Biggest image on Wikipedia?

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36 Responses to “Biggest image on Wikipedia?”

  1. Anonymous says:

    konqueror displayed the power plant, eta carinae, the luisiana heron and the sagrada familia without a hitch (besides download time). 8GiB of RAM here.

  2. Anonymous says:

    …how do they work?

  3. Anonymous says:

    There are several images on wiki bigger than that. Here’s a good one:
    http://commons.wikimedia.org/wiki/File:Eta_Carinae_Nebula_1.jpg

  4. Thorzdad says:

    The power plant pic linked to at the top is NOT a high-resolution image. It’s large, for sure, in terms of raw “physical” measurements. But, it’s still only a 72ppi, low-resolution image. Resolution is a measurement of pixel density, not overall dimensional measurement.

    That nebulae image that #19 links to, on the other hand, qualifies as a high-resolution image, at 269ppi. It’s beautiful, btw.

    Why that power plant image chokes Firefox for me, though, is a mystery. FF simply says it can’t display the image because it contains errors.

    • Anonymous says:

      You’ve given me a great idea for a Yo Mamma joke.

      Take a picture of someone’s mom, set the resolution to 0.01ppi (if that’s even possible), post on the internet.

      “Yo momma so big, her picture is the biggest on the internet.”

  5. Anonymous says:

    I use to own a black and white draft image of a Saturn V rocket detailing some of it’s specifications. I think it was around 25MB. It crashed alot of image viewers of the time. Irfan View took 15 seconds to load it on an by then new Pentium III. ACDSee newer version crashes, oddly the older one loads fine and much faster then Irfan View of the time.

  6. crnk says:

    I like high resolution images. I don’t quite understand the need to produce ones this big for the internet. Most content on the internet is compressed–even this photo is a jpg. For most practical/casual usage purposes, there is no need for gigantic high detail/bitrate/etc information that exceeds the typical output fidelity.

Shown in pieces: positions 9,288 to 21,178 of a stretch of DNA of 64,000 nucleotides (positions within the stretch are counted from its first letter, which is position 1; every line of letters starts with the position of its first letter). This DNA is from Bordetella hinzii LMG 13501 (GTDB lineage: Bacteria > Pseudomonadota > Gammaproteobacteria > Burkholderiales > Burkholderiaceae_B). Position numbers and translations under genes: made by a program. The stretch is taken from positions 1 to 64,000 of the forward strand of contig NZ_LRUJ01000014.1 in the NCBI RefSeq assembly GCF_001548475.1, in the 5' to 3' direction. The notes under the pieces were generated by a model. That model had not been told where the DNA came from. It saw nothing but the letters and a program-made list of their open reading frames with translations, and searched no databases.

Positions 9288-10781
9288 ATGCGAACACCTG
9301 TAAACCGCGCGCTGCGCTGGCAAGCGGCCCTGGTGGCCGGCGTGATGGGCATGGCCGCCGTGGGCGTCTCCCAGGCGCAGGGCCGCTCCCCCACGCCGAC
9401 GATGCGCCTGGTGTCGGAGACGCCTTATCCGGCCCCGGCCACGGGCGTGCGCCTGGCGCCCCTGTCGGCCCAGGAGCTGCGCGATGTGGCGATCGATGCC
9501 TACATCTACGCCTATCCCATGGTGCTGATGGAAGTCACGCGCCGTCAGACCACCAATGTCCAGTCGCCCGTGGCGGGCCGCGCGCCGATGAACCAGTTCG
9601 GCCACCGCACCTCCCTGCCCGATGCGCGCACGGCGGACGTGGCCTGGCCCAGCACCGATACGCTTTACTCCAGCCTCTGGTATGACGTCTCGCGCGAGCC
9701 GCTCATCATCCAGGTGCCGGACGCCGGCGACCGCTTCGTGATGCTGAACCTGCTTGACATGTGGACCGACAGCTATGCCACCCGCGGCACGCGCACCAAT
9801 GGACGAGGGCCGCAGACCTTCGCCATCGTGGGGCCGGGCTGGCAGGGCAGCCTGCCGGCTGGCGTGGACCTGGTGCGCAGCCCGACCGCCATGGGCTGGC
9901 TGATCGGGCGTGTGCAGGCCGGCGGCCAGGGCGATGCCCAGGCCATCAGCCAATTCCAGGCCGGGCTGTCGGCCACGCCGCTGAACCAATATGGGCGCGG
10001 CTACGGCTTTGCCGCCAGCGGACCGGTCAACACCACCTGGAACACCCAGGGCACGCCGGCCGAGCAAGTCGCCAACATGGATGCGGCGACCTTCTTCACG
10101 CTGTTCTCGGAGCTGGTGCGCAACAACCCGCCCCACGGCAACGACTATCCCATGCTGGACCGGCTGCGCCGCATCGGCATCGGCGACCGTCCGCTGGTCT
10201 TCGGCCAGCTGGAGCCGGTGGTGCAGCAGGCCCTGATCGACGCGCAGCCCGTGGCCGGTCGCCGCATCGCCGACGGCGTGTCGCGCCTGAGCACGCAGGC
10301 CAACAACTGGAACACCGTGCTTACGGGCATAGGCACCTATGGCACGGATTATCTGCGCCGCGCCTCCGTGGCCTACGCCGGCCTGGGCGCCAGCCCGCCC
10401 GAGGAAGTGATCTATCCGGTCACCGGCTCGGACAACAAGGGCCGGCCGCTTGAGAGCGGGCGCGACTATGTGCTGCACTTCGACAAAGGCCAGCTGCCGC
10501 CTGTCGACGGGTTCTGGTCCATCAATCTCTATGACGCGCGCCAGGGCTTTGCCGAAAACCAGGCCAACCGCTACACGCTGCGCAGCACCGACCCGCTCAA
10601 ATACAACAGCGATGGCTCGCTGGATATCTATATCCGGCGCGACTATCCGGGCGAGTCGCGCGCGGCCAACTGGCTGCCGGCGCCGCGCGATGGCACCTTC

7. Anonymous says:

    I want REALLY badly to play that Half-Life level.

  8. Michael_GR says:

    Thorzdad – the 72ppi value is meaningless; it’s just an arbitrary value assigned to every picture taken in a digital camera. After all, a digital image simply has NO physical size at all. If you really insist on an anal definition of the term to decide whether an image is “high resolution” or not, pixels per inch won’t do; you need pixels per degree (or arcminute or arcsecond)of the camera’s field of view.

    That said, I did the math. The image as currently downloaded is still 25Mb but the pixel dimensions are 13592X8498, giving a roughly 115 megapixel image. Irfan View took all of five seconds to load it, on a 5-year old machine. I used to routinely work with 380MP images; it had no problem loading those too (although load times were considerably longer)

  9. morkuma says:

    floating head alert. left side, halfway up

  10. Spencer Cross says:

    You crashed three image apps with a 25MB JPG file? What kind of machine are you working on, a Commodore 64?

    • Matthew Miller says:

      @Spencer Cross – it’s 25mb on disk, but it’s highly compressed. Unexpanded, it’s a 1.3GB image.

      But it’s *so* compressed that I’m skeptical it needs to be that big. I’m pretty sure it could be reduced to half in each dimension without meaningful loss of detail. That’d make it a quarter the size and much easier to deal with.

  11. Robbo says:

    Morkuma – you sure that’s a floating head? Might just be a head someone left lying around there. Maybe it’s a bodily challenged co-worker playing hide and seek with the other employees further to the right near the back. Either that or the head is sticking out of that big roundish grey metal thing which could be a giant iron lung. Possibilities are endless. Unlike the head. That ends. Right there. All floaty. Weird.